Aquatic Physical Therapy As an Add-On to Stroke Recovery

Water is life and can restore life. It has many therapeutic properties, which includes reviving the use of bodily functions lost due to a stroke. Commonly known as hydrotherapy, water has been used as far back as ancient Egyptian civilization to relieve pain and treat diseases by improving circulation.

Water therapy is known to treat stress, rheumatism, arthritis, burns, hemorrhoids, spasticity, musculoskeletal disorders, and stroke patients with paralysis. Rehabilitation of stroke patients through hydrotherapy will also help improve not only their tissue’s health but also their joint health and movement, increase strength in weakened muscles, stretch spastic muscles, and uplift overall quality of life.

It is so effective that many hospitals and rehabilitation facilities have acquired machines for physical therapy that apply the use of water therapy.

Nowadays, you can go to spas that offer different forms of hydrotherapy to clients. Spas have specially-designed showers that implore massage techniques that focus on different muscle parts through the use of pressurized hot or cold water. There are some spas that have aromatherapy pools just like the ones used by the royalty of ancient times where special oils like lavender are added to aid in the treatment.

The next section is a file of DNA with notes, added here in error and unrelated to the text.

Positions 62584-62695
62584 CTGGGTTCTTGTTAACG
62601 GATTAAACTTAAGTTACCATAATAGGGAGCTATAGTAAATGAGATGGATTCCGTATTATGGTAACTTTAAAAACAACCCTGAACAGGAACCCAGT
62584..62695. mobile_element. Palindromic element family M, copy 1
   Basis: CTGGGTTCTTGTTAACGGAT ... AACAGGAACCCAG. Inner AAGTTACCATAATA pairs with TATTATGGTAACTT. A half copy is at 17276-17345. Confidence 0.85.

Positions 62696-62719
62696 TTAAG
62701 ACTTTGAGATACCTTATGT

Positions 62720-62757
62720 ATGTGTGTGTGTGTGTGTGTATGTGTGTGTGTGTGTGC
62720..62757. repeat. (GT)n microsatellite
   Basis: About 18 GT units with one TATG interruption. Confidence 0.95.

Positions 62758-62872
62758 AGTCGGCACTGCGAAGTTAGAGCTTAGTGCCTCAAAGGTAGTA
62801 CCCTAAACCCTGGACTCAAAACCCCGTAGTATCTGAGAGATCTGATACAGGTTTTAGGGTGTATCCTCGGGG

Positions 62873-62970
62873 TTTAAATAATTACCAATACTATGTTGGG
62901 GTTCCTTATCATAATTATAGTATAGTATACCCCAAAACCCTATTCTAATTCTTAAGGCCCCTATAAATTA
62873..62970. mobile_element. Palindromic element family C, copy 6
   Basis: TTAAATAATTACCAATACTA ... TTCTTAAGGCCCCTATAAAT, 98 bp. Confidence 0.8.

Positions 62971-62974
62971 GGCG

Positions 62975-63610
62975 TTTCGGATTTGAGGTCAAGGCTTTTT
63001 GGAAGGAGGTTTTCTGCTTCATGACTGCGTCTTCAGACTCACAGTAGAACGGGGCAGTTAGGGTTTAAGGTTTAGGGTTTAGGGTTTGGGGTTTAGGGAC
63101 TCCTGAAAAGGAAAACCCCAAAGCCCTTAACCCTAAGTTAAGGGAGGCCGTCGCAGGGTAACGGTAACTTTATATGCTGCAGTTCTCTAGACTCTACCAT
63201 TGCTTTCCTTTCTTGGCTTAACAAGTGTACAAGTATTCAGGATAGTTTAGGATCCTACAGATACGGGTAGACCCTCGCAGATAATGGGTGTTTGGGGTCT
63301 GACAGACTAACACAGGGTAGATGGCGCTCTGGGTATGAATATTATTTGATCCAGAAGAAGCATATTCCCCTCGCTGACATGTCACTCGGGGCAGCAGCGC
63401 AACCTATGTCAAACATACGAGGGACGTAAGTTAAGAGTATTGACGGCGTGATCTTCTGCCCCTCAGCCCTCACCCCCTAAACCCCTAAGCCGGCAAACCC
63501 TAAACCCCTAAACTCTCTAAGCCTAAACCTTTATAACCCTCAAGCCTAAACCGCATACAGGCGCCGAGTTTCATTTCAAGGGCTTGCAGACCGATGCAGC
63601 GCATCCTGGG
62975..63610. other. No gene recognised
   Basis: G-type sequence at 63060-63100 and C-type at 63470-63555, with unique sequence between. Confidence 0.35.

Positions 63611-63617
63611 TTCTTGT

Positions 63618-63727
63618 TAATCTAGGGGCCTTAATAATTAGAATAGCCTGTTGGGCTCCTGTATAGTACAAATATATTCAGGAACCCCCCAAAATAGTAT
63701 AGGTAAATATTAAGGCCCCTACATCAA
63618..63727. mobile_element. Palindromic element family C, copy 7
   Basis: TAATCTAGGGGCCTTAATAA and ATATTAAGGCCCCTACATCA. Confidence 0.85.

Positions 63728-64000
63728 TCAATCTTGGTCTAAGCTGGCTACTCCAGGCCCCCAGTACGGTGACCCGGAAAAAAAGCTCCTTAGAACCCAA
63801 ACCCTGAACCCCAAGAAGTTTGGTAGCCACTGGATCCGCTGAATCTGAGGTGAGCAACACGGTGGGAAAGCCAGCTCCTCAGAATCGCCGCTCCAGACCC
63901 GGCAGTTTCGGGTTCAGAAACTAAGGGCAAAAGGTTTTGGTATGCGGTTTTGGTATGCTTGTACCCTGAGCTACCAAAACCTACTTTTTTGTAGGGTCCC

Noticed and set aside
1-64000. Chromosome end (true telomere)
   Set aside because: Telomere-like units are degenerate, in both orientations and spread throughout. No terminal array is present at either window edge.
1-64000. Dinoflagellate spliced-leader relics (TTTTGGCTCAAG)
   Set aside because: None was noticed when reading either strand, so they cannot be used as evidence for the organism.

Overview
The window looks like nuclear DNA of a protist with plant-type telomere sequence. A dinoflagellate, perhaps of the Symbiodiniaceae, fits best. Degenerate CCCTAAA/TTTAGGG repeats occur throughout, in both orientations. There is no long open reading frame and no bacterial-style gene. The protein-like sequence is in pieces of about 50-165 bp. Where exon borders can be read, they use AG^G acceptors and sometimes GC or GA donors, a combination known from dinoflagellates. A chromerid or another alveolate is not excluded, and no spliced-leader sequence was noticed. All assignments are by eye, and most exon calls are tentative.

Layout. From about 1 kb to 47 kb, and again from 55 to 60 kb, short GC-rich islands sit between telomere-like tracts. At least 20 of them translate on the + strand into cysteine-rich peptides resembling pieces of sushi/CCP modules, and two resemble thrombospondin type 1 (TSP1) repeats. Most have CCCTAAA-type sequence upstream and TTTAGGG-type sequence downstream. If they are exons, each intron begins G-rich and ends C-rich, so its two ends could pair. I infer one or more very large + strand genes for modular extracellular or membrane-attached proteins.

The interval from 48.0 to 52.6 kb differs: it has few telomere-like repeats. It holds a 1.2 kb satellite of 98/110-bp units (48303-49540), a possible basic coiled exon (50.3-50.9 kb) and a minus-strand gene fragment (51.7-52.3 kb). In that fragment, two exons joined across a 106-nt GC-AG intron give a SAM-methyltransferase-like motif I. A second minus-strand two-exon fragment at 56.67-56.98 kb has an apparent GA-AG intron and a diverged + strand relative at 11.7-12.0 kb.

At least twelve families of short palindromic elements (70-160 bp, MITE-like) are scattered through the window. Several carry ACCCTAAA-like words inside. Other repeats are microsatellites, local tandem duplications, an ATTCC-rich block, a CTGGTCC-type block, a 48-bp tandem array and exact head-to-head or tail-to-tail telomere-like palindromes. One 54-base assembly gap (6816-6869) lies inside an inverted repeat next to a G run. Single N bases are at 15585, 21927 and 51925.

If you love swimming or simply being in the water, a trip to a hydrotherapy spa in your area would really be a fun way for you to spend time while you relieve yourself from pain and recover from your disability due to stroke. It would also be a great time to bond with your family and relax from all the stress you’ve been through.

Now, if you’re looking for a more structured approach that you can use as part of your rehabilitation program, there are facilities that offer aquatic exercises specially meant for stroke patients. Aquatic exercise is another form of water therapy used for treatment of stroke patients and injured athletes, among others.

Aquatic exercises are actually a lot easier for stroke patients to do because the water’s buoyancy allows them to move freely. Unlike exercising on land, activities like walking, balancing, stretching, aerobics, coordination, and strengthening can be done by stroke patients without fear and difficulty as the water supports them.

The book “Aquatic Exercise for Rehabilitation & Training” by Lori Brody and Paula Geigle, which also comes in DVD and VCD, is a great reference to aquatic exercises. It prescribes the right aquatic exercise programs stroke patients can use for their recovery. The book also thoroughly explains everything stroke patients and their therapists need to efficiently carry out a rehabilitation program that meets the stroke patient’s abilities and limitations.

Hydrotherapy and aquatic physical exercises are great add ons to stroke treatment. It is an enjoyable way to recover from stroke, regain confidence, cultivate social skills, and invigorate family ties.